On 30 June 2003, orphan designation (EU/3/03/149) was granted by the European Commission to FSG-Biotechnologie GmbH, Austrianova, Austria, for cytochrome P450 isoform 2B1 gene transfected human embryonic kidney 293 cells encapsulated in polymeric cellulose sulphate for the treatment of pancreatic cancer in combination with ifosfamide.
FSG Biotechnologie Austrianova GmbH changed its name to Austrianova Biotechnology GmbH in 2005.
The sponsorship was transferred to Ziel Biopharma Limited, Ireland, in December 2008.
The sponsorship was transferred to Pharmacyte Biotech Europe Limited, Ireland, in November 2015.
- What is pancreatic cancer?
Cancer that begins in the pancreas is called pancreatic cancer. The pancreas is a small organ that lies behind the stomach and in front of the spine. The pancreas has two main functions in the body. It makes juices that help digest (break down) food. It produces hormones, such as insulin, that help to control blood sugar levels. About 95% of pancreatic cancers begin in the cells that make digestive juices. These cancers of the pancreas are called adenocarcinomas. Pancreatic cancer is life-threatening.
- What is the estimated number of patients affected by the condition?
At the time of designation, pancreatic cancer affected approximately 1 people in 10,000 per year in the European Union (EU)*. This is equivalent to a total of around 38,000 people per year, which was considered to be below the threshold for orphan designation. This is based on the information provided by the sponsor and knowledge of the Committee for Orphan Medicinal Products (COMP).
*Disclaimer: The number of patients affected by the condition is estimated and assessed for the purpose of the designation, for a European Community population of 377,000,000 (Eurostat 2001) and may differ from the true number of patients affected by the condition.
- What treatments are available?
The choice of the treatment of pancreatic cancer depends on several factors, including the stage of the disease. Treatments may include surgery, radiation therapy (using high-dose x-rays or other high-energy rays to kill cancer cells), and chemotherapy (using drugs to kill cancer cells). Medicinal products have been authorised for use in pancreatic cancer in the European Union. This orphan medicinal product might be of potential significant benefit for patients affected by the condition as it might offer a new way to kill the cancer cells. This assumption remains to be proven. This will be necessary to maintain the orphan status.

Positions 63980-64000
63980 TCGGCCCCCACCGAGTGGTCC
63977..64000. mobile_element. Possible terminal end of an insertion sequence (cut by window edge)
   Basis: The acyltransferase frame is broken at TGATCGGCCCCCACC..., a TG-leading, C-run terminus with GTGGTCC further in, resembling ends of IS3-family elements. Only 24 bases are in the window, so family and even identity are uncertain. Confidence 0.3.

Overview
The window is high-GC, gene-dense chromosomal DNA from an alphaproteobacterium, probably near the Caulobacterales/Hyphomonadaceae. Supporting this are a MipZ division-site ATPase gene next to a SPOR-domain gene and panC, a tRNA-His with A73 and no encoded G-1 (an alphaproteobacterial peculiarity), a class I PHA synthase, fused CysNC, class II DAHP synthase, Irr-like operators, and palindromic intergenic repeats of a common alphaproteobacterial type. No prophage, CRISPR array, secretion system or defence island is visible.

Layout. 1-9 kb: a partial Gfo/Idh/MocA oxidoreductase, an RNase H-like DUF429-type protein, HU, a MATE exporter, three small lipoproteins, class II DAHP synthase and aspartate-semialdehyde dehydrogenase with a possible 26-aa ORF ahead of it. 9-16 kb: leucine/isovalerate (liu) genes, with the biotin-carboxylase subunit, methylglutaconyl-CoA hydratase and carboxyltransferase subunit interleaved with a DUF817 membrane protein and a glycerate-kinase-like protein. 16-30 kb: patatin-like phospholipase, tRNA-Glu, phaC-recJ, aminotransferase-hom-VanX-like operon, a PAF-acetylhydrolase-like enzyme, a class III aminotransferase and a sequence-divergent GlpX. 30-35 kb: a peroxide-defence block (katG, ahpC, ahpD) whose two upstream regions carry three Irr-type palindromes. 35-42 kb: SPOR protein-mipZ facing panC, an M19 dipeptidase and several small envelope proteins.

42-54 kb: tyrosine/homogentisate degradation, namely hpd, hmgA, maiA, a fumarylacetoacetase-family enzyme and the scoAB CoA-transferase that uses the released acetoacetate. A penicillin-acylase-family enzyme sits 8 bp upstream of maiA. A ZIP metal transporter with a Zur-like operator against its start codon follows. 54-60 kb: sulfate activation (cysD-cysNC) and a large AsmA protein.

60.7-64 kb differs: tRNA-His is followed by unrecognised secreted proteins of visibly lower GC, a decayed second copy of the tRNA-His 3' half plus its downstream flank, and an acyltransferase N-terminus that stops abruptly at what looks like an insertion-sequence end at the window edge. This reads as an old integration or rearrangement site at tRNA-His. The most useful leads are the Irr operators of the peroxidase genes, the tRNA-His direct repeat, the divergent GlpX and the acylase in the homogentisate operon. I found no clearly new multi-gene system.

- How is this medicine expected to work?
This orphan medicinal product is made of cells whose genetic material has been modified by adding a gene. This gene allows the cells to be very efficient in activating an anti-cancer agent called ifosfamide. The active ifosfamide is then able to kill tumour cells. After having been genetically modified, the cells are packed into capsules, and the product is administered in a vessel near to the cancer. Polymeric cellulose sulphate is a material that is used so that the capsules get trapped into the small vessels of the tumour. Once the cells are in place, the agent ifosfamide is given. In this way, it is expected that the cells will be able to produce high levels of active ifosfamide near the tumour where it is most needed for killing the cancer cells.
- What is the stage of development of this medicine?
At the time of submission of the application for orphan designation, clinical trials in patients with pancreatic cancer were ongoing.
Cytochrome P450 isoform 2B1 gene transfected human embryonic kidney 293 cells encapsulated in polymeric cellulose sulphate was not marketed anywhere worldwide for pancreatic cancer or designated as orphan medicinal product elsewhere for this condition, at the time of submission of the application to the EMEA.
According to Regulation (EC) No 141/2000 of 16 December 1999, the Committee for Orphan Medicinal Products (COMP) adopted on 8 May 2003 a positive opinion recommending the grant of the above-mentioned designation.
- Opinions on orphan medicinal product designations are based on the following three criteria:
- the seriousness of the condition;
- the existence of alternative methods of diagnosis, prevention or treatment;
- either the rarity of the condition (affecting not more than 5 in 10,000 people in the Community) or insufficient returns on investment.
Designated orphan medicinal products are products that are still under investigation and are considered for orphan designation on the basis of potential activity. An orphan designation is not a marketing authorisation. As a consequence, demonstration of quality, safety and efficacy is necessary before a product can be granted a marketing authorisation.
|Name||Language||First published||Last updated|
|EU/3/03/149: Public summary of positive opinion for orphan designation of cytochrome P450 isoform 2B1 gene transfected human embryonic kidney 293 cells encapsulated in polymeric cellulose sulphate for the treatment of pancreatic cancer in combination with ifosfamide||(English only)||21/09/2009|
|Active substance||Cytochrome P450 isoform 2B1 gene transfected human embryonic kidney 293 cells encapsulated in polymeric cellulose sulphate|
|Disease/condition||Treatment of pancreatic cancer in combination with ifosfamide|
|Date of decision||30/06/2003|
|Orphan decision number||EU/3/03/149|
Review of designation
Sponsor’s contact details:
Pharmacyte Biotech Europe Limited
Arthur Cox Building
Tel. +353 1 231 4664
Fax +353 1 231 4642
For contact details of patients’ organisations whose activities are targeted at rare diseases, see:
- Orphanet, a database containing information on rare diseases, which includes a directory of patients’ organisations registered in Europe;
- European Organisation for Rare Diseases (EURORDIS), a non-governmental alliance of patient organisations and individuals active in the field of rare diseases.